The Confessions of St. Augustine; Book 13: Chapters 10-12

CHAPTER X—THAT NOTHING AROSE SAVE BY THE GIFT OF GOD.

Blessed creature, which being itself other than Thou, has known no other condition, than that, so soon as it was made, it was, without any interval, by Thy Gift, Which is borne above everything changeable, borne aloft by that calling whereby Thou saidst, Let there be light, and there was light. Whereas in us this took place at different times, in that we were darkness, and are made light: but of that is only said, what it would have been, had it not been enlightened. And, this is so spoken, as if it had been unsettled and darksome before; that so the cause whereby it was made otherwise, might appear, namely, that being turned to the Light unfailing it became light. Whoso can, let him understand this; let him ask of Thee. Why should he trouble me, as if I could enlighten any man that cometh into this world?

 

CHAPTER XI—THAT THE SYMBOLS OF THE TRINITY IN MAN, TO BE, TO KNOW, AND TO WILL, ARE NEVER THOROUGHLY EXAMINED.

Which of us comprehendeth the Almighty Trinity? and yet which speaks not of It, if indeed it be It? Rare is the soul, which while it speaks of It, knows what it speaks of. And they contend and strive, yet, without peace, no man sees that vision. I would that men would consider these three, that are in themselves. These three be indeed far other than the Trinity: I do but tell, where they may practice themselves, and there prove and feel how far they be. Now the three I spake of are, To Be, to Know, and to Will. For I Am, and Know, and Will: I Am Knowing and Willing: and I Know myself to Be, and to Will: and I Will to Be, and to Know. In these three then, let him discern that can, how inseparable a life there is, yea one life, mind, and one essence, yea lastly how inseparable a distinction there is, and yet a distinction. Surely a man hath it before him; let him look into himself, and see, and tell me. But when he discovers and can say anything of these, let him not therefore think that he has found that which is above these Unchangeable, which Is unchangeably, and Knows unchangeably, and Wills unchangeably; and whether because of these three, there is in God also a Trinity, or whether all three be in Each, so that the three belong to Each; or whether both ways at once, wondrously, simply and yet manifoldly, Itself a bound unto Itself within Itself, yet unbounded; whereby It is, and is Known unto Itself and sufficeth to itself, unchangeably the Self-same, by the abundant greatness of its Unity, -who can readily conceive this? who could any ways express it? who would, any way, pronounce thereon rashly?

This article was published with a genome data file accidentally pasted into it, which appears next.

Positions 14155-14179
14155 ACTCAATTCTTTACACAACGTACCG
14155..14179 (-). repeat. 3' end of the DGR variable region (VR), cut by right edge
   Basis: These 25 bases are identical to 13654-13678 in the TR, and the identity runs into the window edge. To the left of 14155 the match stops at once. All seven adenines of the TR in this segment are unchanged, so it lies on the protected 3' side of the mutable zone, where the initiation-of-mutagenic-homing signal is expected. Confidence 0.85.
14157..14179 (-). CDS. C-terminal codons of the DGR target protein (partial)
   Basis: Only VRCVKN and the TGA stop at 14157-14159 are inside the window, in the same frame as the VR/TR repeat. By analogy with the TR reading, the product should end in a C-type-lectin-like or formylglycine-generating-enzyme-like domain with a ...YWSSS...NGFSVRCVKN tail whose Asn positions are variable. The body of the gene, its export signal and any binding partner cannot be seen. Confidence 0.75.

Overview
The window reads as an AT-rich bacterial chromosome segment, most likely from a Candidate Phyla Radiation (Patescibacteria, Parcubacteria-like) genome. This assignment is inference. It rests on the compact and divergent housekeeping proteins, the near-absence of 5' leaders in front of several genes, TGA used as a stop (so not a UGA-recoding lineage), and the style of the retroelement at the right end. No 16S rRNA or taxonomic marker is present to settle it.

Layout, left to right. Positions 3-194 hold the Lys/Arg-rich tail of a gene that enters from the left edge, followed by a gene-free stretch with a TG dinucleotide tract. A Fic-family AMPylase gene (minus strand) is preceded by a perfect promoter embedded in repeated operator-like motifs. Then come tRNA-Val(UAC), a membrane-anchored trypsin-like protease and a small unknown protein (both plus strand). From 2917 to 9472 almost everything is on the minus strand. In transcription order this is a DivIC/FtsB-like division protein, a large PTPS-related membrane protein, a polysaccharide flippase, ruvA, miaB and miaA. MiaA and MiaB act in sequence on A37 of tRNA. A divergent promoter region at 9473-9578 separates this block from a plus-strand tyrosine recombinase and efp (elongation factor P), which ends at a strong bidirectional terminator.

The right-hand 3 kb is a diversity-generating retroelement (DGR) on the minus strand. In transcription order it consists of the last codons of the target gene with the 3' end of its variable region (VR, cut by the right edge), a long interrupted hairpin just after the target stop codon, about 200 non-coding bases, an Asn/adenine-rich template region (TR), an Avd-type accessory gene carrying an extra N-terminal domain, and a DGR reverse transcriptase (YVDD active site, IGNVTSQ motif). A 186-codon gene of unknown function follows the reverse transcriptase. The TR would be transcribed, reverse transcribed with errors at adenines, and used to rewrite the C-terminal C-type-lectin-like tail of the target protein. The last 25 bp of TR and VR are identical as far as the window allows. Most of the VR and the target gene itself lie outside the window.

CHAPTER XII—ALLEGORICAL EXPLANATION OF GENESIS, CHAPTER I, CONCERNING THE ORIGIN OF THE CHURCH AND ITS WORSHIP.

Proceed in thy confession, say to the Lord thy God, O my faith, Holy, Holy, Holy, O Lord my God, in Thy Name have we been baptized, Father, Son, and Holy Ghost; in Thy Name do we baptize, Father, Son, and Holy Ghost, because among us also, in His Christ did God make heaven and earth, namely, the spiritual and carnal people of His Church. Yea and our earth, before it received the form of doctrine, was invisible and without form; and we were covered with the darkness of ignorance. For Thou chastenedst man for iniquity, and Thy judgments were like the great deep unto him. But because Thy Spirit was borne above the waters, Thy mercy forsook not our misery, and Thou saidst, Let there be light, Repent ye, for the kingdom of heaven is at hand. Repent ye, let there be light. And because our soul was troubled within us, we remembered Thee, O Lord, from the land of Jordan, and that mountain equal unto Thyself, but little for our sakes: and our darkness displeased us, we turned unto Thee and there was light. And, behold, we were sometimes darkness, but now light in the Lord.

Saint Augustine Bishop of Hippo, The Confessions of St. Augustine, (Oak Harbor, WA: Logos Research Systems, Inc., 1996).

Leave a Reply